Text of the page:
NYCC Public Safety Committee Hearing

Testimony of Leo Ferguson, Jews for Racial & Economic Justice

March 18, 2022

Good afternoon, Chair Hanks, Speaker Adams and council members.

My name is Leo Ferguson, and I am the Director of Strategic Projects at Jews For Racial & Economic Justice. I am testifying on behalf of our organization and our partners in the NYC Against Hate Coalition. We are seeking an expansion of funding through the Hate Crimes Initiative, formerly the Hate Violence Prevention Initiative.

This initiative provides resources to community-based organizations to engage in culturally-competent hate violence prevention and education. It was funded at approximately $1.7 million dollars by this council in FY20 in response to rapidly rising hate crime in New York City.

In the years following, that already low-level of funding has been cut repeatedly, despite skyrocketing levels of identity-based violence directed at Jewish, Asian, and LGBTQ New Yorkers, and the unacceptable bigotry directed at many other communities throughout our city.

Instead, the city has poured resources into NYPD’s Hate Crimes Task Force and focused on prosecutions — sometimes arresting children as young as 13 or 14. It should be obvious that chasing down random individuals after the crime has already been committed and arresting children is simply not an effective or just approach to preventing violence before it occurs.

We already heard testimony today that the task force only made arrests in approximately 50% of cases. But based on recent reporting by The City, only 15% of that 50% even resulted in a hate crimes conviction — just 87 people over 5 years.

One of the nice things about a long hearing is that I had time to do some rough back of the napkin math — based on what we heard from the NYPD earlier, in that same 5 year period we would have spent approximately $20,460,000 on the Hate Crimes Taskforce.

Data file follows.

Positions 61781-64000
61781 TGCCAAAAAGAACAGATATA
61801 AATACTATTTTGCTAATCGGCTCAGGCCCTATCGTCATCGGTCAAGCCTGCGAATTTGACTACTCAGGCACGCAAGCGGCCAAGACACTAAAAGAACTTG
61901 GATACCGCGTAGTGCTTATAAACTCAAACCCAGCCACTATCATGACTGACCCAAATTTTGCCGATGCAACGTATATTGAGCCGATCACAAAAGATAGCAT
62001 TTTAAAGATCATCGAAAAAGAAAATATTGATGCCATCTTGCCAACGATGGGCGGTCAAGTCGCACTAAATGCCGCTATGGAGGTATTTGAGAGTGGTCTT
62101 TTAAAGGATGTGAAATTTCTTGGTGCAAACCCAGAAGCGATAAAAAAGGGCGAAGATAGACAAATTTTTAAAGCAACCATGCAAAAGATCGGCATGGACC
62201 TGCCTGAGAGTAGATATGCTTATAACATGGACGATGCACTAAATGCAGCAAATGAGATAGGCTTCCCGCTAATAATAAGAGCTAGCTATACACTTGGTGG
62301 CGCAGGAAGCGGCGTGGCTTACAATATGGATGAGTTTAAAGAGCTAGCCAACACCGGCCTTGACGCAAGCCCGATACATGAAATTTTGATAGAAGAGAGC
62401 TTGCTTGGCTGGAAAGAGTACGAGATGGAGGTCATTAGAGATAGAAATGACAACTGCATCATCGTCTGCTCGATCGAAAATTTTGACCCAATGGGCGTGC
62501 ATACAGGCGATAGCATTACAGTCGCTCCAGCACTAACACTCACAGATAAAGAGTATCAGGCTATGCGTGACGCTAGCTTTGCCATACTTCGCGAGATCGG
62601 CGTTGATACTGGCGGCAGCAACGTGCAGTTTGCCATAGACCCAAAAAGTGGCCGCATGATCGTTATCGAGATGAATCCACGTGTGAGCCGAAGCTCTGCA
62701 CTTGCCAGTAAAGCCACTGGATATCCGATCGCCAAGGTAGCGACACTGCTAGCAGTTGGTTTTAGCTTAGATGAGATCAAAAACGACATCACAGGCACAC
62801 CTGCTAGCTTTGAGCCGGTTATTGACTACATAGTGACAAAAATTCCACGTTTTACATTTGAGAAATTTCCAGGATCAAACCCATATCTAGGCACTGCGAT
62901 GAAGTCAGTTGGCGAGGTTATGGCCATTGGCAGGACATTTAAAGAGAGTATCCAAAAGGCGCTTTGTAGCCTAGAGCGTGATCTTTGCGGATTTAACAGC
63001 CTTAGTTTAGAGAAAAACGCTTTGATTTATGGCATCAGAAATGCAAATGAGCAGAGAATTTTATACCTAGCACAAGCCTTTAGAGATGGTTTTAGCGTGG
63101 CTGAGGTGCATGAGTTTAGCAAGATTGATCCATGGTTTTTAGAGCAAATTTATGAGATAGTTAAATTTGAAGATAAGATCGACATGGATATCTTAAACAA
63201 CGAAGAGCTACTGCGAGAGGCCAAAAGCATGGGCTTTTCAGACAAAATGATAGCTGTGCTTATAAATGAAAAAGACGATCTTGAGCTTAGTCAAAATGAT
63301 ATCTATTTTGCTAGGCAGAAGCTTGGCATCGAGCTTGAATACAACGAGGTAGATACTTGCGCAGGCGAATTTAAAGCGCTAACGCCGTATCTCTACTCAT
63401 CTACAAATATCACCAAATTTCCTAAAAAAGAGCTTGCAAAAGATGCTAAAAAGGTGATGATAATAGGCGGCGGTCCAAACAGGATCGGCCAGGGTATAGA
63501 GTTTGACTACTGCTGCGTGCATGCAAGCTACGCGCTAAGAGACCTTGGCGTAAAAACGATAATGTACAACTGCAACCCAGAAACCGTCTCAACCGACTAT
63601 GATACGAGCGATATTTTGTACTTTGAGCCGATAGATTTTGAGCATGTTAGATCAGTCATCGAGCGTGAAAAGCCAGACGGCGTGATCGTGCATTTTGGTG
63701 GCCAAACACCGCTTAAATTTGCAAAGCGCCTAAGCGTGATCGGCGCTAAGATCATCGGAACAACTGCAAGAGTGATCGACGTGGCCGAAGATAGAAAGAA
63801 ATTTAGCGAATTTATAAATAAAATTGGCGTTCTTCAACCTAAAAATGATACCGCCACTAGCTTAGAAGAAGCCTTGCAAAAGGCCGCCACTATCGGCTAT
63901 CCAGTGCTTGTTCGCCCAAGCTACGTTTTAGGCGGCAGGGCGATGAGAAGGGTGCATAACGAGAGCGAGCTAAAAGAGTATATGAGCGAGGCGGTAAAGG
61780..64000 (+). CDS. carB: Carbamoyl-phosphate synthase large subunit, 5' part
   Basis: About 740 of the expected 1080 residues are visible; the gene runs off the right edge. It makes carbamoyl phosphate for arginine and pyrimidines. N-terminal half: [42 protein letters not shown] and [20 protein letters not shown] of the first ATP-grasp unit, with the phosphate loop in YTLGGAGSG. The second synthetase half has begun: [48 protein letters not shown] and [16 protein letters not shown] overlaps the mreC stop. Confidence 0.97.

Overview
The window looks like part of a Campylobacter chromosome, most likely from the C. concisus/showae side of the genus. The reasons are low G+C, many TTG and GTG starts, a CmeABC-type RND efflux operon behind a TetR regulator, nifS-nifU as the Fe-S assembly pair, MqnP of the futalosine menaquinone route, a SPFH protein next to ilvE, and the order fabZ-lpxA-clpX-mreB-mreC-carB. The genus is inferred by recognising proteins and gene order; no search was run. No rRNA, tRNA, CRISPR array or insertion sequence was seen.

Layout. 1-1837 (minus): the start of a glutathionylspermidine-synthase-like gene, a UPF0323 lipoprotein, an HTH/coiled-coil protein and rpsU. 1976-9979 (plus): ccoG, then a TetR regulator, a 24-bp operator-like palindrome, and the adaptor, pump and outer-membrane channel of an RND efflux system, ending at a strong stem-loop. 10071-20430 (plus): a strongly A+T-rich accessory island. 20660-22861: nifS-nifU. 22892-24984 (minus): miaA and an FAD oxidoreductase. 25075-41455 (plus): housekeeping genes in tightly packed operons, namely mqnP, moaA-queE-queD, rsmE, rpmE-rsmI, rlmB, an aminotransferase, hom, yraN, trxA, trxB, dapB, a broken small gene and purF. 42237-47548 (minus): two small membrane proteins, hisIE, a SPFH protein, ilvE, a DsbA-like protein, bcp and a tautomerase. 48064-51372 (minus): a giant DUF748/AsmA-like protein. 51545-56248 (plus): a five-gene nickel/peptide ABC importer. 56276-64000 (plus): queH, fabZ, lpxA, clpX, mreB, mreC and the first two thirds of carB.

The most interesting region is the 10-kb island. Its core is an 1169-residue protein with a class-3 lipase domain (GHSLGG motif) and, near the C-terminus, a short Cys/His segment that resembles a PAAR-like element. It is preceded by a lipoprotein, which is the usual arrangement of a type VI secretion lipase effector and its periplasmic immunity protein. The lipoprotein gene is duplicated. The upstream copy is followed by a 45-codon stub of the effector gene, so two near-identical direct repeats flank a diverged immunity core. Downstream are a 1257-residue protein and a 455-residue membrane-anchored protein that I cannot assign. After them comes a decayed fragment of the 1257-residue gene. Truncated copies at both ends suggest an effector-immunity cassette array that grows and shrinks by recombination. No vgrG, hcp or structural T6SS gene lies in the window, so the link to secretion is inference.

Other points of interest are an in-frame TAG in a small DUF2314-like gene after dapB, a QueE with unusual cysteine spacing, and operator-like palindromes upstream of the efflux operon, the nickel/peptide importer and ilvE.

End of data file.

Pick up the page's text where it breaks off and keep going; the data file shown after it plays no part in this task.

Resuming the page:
Compare that to the embarrassingly tiny amount the city is spending on OPHC, the Hate Crimes Prevention Initiative, and Hope Against Hate and you’ll see that truly effective hate violence prevention at the community level has been wildly under-resourced in our city, and the Jewish community, the Asian community, and all New Yorkers have been short changed.

In addition, many of the communities most directly impacted by hate violence — immigrants, undocumented New Yorkers, Trans New Yorkers, Black New Yorkers, and other — are also least likely to contact the NYPD, for understandable reasons.

Resourcing the NYPD at the expense of community-based prevention is especially frustrating since data shows that hate crimes laws do not deter violence. According to research by the Movement Advancement Project, “...hate crime laws’ harsher punishments have not been shown to deter hate violence.” In addition, hate crimes enforcement is plagued by the same racial disparities that define the rest of our criminal legal system. The same report reveals that “the majority of all hate crimes are committed by white people…. Yet, data show that hate crimes reported by state law enforcement are disproportionately listed as having Black perpetrators.”

While the mayor’s office did provide some additional funding through the PATH Forward program last year, and Deborah Lauter and Hassan Naveed have been fantastic partners at the Office for the Prevention of Hate Crimes, hate crime prevention is still massively underfunded.

The city’s current budget priorities are not a serious response to the terrible problem we face. We are seeking an expansion of funding for programs like the Hate Crimes Prevention Initiative and Hope Against Hate to resource education, prevention and community building, and other non-carceral approaches that actually make our communities safer.

Thank you, Chair Hanks, for the opportunity to testify. Shabbat Shalom.